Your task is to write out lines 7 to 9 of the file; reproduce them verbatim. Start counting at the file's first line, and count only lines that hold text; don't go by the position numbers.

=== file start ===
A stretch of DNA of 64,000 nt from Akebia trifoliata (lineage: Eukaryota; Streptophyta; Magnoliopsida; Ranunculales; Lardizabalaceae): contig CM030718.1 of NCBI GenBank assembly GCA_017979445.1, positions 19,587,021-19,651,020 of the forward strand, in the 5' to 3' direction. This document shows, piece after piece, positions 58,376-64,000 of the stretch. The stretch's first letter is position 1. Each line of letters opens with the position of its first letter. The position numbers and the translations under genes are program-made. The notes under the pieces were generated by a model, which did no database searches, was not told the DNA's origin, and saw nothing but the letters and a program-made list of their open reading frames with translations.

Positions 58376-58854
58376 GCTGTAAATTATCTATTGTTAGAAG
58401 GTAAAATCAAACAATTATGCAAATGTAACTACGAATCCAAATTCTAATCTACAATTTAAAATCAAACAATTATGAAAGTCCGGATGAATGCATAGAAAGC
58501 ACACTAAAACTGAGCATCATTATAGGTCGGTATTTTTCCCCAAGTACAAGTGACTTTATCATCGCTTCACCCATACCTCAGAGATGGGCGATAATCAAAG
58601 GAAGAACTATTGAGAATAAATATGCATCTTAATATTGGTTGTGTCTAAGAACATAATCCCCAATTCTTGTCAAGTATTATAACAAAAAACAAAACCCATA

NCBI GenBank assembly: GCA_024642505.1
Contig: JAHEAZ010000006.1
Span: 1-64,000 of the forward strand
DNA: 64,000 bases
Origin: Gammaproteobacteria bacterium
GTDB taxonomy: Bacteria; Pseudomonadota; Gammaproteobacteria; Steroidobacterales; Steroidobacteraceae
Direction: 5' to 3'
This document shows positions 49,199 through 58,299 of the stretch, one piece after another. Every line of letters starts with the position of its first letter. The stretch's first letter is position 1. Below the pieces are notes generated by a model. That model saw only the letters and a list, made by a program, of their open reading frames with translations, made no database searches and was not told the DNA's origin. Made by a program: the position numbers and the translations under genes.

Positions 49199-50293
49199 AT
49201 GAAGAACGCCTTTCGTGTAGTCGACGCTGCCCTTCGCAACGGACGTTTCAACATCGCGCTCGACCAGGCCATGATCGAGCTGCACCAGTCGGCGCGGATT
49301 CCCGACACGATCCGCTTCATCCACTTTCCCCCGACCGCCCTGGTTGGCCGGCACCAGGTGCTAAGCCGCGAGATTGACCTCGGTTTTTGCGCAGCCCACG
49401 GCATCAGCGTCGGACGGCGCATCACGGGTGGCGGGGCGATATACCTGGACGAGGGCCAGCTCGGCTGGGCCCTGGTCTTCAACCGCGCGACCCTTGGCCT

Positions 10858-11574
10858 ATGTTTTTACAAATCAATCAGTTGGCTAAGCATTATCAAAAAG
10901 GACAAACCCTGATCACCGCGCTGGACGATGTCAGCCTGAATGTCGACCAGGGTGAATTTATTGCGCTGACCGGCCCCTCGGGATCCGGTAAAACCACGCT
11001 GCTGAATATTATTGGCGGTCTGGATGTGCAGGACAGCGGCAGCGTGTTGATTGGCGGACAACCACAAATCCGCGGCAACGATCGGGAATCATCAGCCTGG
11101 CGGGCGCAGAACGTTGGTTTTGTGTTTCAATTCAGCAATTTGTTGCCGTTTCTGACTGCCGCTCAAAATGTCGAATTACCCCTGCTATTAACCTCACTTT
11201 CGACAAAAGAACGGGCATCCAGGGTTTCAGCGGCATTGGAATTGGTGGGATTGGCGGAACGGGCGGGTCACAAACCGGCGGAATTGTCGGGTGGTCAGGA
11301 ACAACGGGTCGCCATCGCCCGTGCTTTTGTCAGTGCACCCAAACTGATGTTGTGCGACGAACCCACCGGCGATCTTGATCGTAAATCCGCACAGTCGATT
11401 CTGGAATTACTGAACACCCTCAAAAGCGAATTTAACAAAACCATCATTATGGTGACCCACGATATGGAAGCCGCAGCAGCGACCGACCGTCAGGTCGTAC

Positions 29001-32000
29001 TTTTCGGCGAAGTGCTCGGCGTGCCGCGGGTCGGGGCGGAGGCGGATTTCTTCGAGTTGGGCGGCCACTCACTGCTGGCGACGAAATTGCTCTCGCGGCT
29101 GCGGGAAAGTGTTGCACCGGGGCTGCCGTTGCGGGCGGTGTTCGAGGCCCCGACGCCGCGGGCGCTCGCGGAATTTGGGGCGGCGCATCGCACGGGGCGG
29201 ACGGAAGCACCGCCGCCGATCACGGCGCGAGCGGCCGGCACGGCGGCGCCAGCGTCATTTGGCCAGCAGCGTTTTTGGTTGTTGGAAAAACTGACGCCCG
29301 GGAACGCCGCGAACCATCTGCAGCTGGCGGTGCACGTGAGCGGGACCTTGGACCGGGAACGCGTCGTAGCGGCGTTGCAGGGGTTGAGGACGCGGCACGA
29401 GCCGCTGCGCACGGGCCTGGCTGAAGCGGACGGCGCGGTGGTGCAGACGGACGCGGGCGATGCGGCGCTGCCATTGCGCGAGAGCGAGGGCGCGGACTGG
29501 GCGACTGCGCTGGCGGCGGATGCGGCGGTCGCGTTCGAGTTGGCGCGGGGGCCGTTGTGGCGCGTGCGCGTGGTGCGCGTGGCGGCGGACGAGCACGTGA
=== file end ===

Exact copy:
NCBI GenBank assembly: GCA_024642505.1
Contig: JAHEAZ010000006.1
Span: 1-64,000 of the forward strand